JCK Tucson 2019: Snatch Up This Stone When You See It



Bicolor curious?

JCK asked this question of readers back in November when we published a Colored Stone Special Section as a supplement to the November/December issue. We were referring to bicolor sapphires, one of a handful of gem types we’ve identified as must-haves for your shopping list as you hunt for material at JCK Tucson and beyond.

As we pointed out in the article, there’s a growing demand for bicolor sapphires among studio designers and small, ­gallery-format stores that cater to millennials. It’s a stone that ticks all the boxes as far as what’s important to this demographic. For starters, bicolor (also known as parti) sapphire is the antithesis of cookie-cutter.

Columbia Gem House bicolor sapphire
A trio of bicolor sapphires from Columbia Gem House (which is exhibiting at the AGTA fair in Tucson)

While the two-tone effect is often perceived by the jewelry trade as a drawback, it’s captivating to millennials because they tend to perceive “flaws” as appealing reflections of the stone’s natural, pre–supply chain state. As a bonus, the prettiest bicolor sapphires come from parts of the world that are thought to have less nefarious mining practices than others.

“You see blue sapphires a lot, along the lines of Kate Middleton/Princess Diana’s engagement ring,” says Scottsdale, Ariz.–based jewelry designer Meredith Young. “While there is a lot of perceived value in traditional blue sapphires, a pair of free-form parti sapphires take it to the next level in uniqueness with their gold/green flashes.”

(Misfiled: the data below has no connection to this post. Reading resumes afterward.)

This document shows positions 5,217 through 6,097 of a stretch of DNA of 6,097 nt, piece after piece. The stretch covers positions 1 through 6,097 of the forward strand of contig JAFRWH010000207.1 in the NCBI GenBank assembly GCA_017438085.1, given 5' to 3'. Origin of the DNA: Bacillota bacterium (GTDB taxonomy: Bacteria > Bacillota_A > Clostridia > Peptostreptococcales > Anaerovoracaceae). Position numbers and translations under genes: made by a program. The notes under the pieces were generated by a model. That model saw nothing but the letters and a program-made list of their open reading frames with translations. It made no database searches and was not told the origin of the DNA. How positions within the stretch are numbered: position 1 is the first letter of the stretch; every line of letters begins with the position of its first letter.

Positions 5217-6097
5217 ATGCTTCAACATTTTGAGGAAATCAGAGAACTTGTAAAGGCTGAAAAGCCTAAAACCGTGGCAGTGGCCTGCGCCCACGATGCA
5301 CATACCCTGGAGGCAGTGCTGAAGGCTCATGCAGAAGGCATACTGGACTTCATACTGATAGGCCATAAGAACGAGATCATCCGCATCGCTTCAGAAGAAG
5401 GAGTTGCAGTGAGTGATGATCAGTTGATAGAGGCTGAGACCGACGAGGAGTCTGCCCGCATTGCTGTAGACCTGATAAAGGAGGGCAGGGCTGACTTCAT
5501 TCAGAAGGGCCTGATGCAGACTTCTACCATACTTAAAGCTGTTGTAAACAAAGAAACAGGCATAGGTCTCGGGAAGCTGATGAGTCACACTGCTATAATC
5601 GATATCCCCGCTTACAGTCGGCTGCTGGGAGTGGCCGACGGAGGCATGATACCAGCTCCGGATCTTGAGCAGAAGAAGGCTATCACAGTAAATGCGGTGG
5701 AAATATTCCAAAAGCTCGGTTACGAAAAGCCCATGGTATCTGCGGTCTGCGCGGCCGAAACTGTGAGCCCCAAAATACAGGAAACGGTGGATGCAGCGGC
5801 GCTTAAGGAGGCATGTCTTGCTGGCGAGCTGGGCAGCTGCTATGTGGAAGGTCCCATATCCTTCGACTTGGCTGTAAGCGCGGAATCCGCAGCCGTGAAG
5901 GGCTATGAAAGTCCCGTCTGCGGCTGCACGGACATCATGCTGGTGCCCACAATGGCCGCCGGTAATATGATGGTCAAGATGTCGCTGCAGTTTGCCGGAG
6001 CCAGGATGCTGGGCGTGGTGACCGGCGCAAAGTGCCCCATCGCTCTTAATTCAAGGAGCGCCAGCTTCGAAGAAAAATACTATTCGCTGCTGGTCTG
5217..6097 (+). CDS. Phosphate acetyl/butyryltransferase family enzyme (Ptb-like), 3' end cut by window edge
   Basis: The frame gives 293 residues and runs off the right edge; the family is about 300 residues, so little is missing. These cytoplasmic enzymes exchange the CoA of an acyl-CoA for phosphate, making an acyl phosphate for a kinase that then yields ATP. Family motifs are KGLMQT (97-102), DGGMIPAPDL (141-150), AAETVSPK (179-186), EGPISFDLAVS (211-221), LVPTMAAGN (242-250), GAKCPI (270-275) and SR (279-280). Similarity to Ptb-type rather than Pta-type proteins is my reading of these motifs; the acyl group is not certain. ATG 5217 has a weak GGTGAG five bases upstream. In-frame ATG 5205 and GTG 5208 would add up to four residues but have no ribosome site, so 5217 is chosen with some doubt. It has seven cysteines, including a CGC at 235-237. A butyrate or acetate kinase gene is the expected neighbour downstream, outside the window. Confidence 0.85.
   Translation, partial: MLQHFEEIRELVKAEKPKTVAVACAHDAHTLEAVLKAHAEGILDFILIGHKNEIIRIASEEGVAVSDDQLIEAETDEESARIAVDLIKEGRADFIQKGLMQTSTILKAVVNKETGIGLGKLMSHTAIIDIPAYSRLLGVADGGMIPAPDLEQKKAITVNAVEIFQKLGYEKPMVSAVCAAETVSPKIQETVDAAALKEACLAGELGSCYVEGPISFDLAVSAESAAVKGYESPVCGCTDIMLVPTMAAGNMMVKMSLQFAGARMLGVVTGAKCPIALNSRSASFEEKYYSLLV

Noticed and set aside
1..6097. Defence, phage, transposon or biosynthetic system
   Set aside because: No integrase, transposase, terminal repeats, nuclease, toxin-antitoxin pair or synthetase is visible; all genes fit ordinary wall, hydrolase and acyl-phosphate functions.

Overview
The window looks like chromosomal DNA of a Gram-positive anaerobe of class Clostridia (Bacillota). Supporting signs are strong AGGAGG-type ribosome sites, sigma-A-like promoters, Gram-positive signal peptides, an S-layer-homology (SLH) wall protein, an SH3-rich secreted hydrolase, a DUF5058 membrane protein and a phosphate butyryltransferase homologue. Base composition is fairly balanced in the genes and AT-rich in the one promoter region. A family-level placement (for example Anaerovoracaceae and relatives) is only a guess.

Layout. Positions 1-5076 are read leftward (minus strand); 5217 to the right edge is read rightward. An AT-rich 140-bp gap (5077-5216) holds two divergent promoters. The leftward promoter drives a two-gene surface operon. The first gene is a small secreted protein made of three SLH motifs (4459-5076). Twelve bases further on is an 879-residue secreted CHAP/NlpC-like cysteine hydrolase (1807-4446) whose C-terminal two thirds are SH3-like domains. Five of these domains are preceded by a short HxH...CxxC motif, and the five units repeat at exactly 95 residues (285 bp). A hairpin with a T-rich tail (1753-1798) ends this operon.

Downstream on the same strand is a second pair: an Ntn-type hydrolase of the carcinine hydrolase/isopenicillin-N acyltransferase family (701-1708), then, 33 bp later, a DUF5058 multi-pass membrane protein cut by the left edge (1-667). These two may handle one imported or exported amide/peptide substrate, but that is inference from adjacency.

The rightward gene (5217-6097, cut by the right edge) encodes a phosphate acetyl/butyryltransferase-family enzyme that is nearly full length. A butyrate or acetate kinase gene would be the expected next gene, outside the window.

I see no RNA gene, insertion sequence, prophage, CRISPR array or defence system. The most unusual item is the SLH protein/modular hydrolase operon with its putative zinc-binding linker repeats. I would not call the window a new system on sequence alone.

Meredith Young bicolor sapphire ring
Webb diamond ring with free-form sapphires in sterling silver, $5,240; Meredith Young

Intrigued? Here’s the least you need to know:

  • The prettiest specimens come from Australia and Africa
  • Large bicolor sapphires are hard to come by—if you find one, don’t hesitate
  • Really gorgeous ombré sapphire slices are coming out of Montana
  • You’ll see heat treatments, but a unique twist is that some bicolor stones are heated to accentuate the weaker color, not mask it (as is commonplace with “regular” sapphires in an effort unleash a more saturated, evenly distributed shade of blue, pink, etc.)
Bicolor montana sapphires
Hexagonal Montana sapphire slices (image via: @ebethscottdesigns)
Emily gill loose bicolor sapphire
Parti sapphires from Australia (sourced from Pierres de Charmes) (image via: @emilygilldesign

Here are some more rings that show the bicolor sapphire in all its glory.

Io Collective Mila Ring
Mila ring with Malawi bicolor sapphire and diamonds in 18k gold, $2,180; Io Collective
Emily Gill design parti blue sapphire ring
Grace ring with blue-white parti sapphire and diamonds in 10k gold, $2,998; Emily Gill (image via: @emilygilldesign)
Grew and Co bicolor green sapphire ring
Ring with Australian parti sapphire and kite-shape diamonds in 18k gold, about $8,838; Grew & Co. (image via: @grewandco)
K-Compton-Bicolor-sapphire-ring
Ring with bicolor Montana sapphire center stone and diamonds in 14k white gold, price on request, Kallie Compton (image via: @kcomptonstudio)

Top: A particularly spectacular example of a bicolor sapphire, a top stone to watch at JCK Tucson 2019 (image via: @mercuriusjewelry)

Follow me on Instagram – @aelliott718

All That Glitters writer